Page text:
As a pet owner, it’s often up to us to be the first person in your dog’s life to recognize that something isn’t “right” about their health. After all, there shouldn’t be anyone in a better situation to notice subtle changes in your dog’s appearance or behavior, which is why we here at IndulgeYourPet like to write articles like these so that if you begin to “notice” that something isn’t right, you can start to look for additional signs that might indicate what is wrong with your dog.
This is why…
We here at IndulgeYourPet wanted to write this “brief” article about the medical condition known as Cushing’s Disorder so that you might have a better understanding of what this medical condition is and what you should be looking for to determine whether or not your dog suffers from it. But it’s important to understand that while you may be your dog’s best friend, you’re not their doctor! This is why if you feel like something isn’t “right” about your dog, you will want to have them checked out by a professional.
We should point out that we here at IndulgeYourPet are not doctors, veterinarians, or medical professionals. All we are is a bunch of folks passionate about animals and only want what’s best for them. So, if you feel like your pet is suffering from any medical condition, always remember…
“When in doubt, have a vet check it out!”
So, now that we’ve got that covered let’s turn our attention to the question at hand, which is…
What is Cushing’s Disorder?
Cushing Disorder/Disease (also known as hypercortisolism or hyperadrenocorticism) is an endocrine disease caused by the adrenal gland producing and secreting too much of a hormone called Cortisol, which is terrible!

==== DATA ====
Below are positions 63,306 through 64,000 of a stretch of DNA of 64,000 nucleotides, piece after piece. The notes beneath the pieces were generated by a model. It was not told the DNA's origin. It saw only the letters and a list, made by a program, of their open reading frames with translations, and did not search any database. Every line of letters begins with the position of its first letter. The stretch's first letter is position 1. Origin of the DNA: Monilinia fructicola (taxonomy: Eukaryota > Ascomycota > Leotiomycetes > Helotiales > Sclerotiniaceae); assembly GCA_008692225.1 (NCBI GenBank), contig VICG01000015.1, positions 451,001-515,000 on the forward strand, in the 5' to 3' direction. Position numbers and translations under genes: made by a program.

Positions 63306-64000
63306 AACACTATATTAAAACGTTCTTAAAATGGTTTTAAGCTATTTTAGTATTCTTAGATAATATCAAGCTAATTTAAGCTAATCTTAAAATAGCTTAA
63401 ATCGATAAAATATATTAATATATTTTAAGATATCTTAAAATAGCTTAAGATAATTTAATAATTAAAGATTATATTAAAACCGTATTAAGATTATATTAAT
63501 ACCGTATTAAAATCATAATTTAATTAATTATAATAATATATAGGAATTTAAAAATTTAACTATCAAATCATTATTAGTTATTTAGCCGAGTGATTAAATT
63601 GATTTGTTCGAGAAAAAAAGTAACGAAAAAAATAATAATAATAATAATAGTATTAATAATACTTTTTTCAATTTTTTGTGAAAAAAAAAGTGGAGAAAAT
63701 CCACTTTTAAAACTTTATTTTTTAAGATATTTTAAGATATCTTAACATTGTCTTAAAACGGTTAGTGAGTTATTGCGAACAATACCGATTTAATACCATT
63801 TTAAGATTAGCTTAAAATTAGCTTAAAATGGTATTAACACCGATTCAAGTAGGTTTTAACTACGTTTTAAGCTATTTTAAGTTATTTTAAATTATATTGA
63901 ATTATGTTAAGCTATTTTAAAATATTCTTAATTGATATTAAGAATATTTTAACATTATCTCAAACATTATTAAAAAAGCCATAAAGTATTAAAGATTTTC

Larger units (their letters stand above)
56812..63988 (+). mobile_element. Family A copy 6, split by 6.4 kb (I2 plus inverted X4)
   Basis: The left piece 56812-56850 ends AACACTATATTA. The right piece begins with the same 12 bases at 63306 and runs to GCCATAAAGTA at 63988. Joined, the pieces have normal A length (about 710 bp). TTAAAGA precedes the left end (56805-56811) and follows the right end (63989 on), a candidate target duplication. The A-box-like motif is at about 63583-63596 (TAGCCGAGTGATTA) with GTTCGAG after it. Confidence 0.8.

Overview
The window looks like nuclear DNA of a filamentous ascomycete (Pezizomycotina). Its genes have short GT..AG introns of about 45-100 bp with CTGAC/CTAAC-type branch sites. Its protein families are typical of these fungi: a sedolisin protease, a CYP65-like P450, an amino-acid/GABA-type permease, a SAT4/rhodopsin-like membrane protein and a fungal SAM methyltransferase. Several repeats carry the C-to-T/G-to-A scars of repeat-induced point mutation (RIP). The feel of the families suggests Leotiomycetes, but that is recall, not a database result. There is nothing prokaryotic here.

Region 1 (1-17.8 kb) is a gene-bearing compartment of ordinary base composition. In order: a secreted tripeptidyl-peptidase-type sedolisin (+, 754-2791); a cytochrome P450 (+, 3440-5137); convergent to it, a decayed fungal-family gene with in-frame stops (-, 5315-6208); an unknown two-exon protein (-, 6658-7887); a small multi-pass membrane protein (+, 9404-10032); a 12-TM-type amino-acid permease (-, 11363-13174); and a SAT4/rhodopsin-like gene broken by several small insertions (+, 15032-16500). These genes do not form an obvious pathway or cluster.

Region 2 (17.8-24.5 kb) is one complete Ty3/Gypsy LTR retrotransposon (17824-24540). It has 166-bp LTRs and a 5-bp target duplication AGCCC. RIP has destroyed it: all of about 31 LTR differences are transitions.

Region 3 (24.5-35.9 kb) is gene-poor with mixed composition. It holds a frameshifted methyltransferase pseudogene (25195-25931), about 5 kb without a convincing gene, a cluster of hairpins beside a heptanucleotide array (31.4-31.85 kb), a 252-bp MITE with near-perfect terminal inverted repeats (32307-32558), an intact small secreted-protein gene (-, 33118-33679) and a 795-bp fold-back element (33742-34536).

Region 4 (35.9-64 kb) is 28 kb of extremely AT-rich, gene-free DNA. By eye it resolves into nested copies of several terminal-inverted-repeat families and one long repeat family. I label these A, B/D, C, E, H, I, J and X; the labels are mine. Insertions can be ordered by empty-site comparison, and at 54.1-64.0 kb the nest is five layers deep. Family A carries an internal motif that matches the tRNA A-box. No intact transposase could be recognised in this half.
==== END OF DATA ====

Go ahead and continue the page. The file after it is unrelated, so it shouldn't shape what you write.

Normally, Cortisol is a substance that will help an individual (dog or person) with their stress response. It also helps in regulating:
- The immune system,
- Control weight,
- Fight infections,
- And moderate blood sugar levels.
This is quite a list when you think about it, which is why Cushing’s disease can be pretty severe if not treated properly.
Causes of Cushing’s Disorder
Two primary causes result in dogs getting this disorder:
- Pituitary Dependent is the most common when a small tumor is located within the pituitary gland.
- Adrenal Dependence, while an adrenal gland tumor is also less common, is in a gland above the kidneys.
In both cases, the result is that the patient’s body produces too much cortisol. But because Cortisol is also a medication that can be prescribed to an individual or dog, it’s also possible that a dog can also develop Cushing’s disorder when they are given corticosteroid medication (e.g., Prednisone, dexamethasone, triamcinolone, etc.). Over a long period or at high doses, this is called Iatrogenic Cushing’s Syndrome.
There are also certain breeds that Cushing’s Disorder is more commonly found in certain species, including the:
- Australian Sheperd,
- Boston Terrier,
- Cocker Spaniel,
- Dandie Dinmont,
- German Sheperd,
- Labrador Retriever,
- and Yorkshire Terrier (Yorkie).
Symptoms of Cushing’s Disease in dogs
Some symptoms that can be related to Cushing’s Disorder may include:
- muscle wasting
- thinning of the skin
- potbellied appearance
- excessive drinking
- weight gain
- hair loss
- prevalence of typically minor infections.
As noted before, Cortisol is an essential substance within the body which, when “out of whack,” can cause a wide variety of “problems” without being centrally located in one area. This is why diagnosing Cushing’s disorder is quite tricky.
Diagnosis of Cushing’s Disorder
Unfortunately, no “one test” can be administered by your veterinarian to get a 100% “positive” diagnosis of Cushing’s disease. This is why your veterinarian will likely order a few tests so that they can begin “ruling out” possibilities of what is causing your dog to have the symptoms she or she is suffering from, which trigger your concern.